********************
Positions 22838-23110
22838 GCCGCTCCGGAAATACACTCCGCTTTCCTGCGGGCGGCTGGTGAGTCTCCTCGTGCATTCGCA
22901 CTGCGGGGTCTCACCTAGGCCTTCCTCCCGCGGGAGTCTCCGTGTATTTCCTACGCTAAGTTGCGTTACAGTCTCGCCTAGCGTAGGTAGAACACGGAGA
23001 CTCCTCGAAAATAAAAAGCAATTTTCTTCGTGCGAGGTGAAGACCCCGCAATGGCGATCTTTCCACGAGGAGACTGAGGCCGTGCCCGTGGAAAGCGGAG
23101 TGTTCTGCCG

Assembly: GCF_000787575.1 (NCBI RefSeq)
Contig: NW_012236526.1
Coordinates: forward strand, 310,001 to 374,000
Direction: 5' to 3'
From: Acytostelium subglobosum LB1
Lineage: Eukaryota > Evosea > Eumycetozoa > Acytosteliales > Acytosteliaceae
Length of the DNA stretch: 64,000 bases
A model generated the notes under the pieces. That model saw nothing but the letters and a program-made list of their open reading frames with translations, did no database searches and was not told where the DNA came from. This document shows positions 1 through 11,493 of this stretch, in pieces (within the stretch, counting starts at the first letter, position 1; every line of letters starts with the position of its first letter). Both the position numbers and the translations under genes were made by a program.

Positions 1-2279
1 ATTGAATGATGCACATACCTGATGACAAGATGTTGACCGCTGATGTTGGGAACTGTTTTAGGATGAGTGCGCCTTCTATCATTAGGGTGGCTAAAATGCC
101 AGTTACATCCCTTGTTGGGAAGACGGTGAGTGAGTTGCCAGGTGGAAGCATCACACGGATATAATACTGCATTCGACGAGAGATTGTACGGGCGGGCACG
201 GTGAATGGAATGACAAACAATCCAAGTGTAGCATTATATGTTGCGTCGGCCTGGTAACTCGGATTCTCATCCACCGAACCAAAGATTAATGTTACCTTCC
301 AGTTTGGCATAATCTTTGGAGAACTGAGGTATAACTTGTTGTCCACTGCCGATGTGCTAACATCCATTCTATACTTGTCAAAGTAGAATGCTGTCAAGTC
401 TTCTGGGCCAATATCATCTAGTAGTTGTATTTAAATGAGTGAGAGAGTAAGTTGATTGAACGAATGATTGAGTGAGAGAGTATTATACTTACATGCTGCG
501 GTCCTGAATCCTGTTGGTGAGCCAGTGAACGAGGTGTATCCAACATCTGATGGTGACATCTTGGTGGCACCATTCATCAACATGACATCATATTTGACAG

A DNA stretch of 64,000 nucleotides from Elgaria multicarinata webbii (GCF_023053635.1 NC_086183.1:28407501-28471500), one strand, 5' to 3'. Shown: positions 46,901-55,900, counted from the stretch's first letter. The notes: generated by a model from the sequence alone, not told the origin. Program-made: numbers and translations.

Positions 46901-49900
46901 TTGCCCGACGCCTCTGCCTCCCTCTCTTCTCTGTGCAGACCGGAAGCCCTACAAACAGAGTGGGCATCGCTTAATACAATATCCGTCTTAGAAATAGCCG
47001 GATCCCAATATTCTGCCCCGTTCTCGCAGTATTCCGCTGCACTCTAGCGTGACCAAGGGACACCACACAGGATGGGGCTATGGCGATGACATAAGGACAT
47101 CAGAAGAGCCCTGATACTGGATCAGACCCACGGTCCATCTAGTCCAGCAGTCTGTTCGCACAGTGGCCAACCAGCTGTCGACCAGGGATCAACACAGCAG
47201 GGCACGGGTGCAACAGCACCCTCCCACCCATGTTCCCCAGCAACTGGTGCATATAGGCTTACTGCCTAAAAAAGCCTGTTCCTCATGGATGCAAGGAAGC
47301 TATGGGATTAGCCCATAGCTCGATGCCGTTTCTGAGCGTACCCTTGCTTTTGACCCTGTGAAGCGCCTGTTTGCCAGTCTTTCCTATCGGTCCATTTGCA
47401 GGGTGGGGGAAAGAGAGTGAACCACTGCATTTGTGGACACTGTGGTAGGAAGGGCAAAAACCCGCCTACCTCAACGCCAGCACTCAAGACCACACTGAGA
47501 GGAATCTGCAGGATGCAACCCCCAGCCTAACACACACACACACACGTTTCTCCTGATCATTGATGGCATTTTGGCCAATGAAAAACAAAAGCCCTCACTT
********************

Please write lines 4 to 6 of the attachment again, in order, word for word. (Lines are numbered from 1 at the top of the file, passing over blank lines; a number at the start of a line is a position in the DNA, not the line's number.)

23001 CTCCTCGAAAATAAAAAGCAATTTTCTTCGTGCGAGGTGAAGACCCCGCAATGGCGATCTTTCCACGAGGAGACTGAGGCCGTGCCCGTGGAAAGCGGAG
23101 TGTTCTGCCG

Assembly: GCF_000787575.1 (NCBI RefSeq)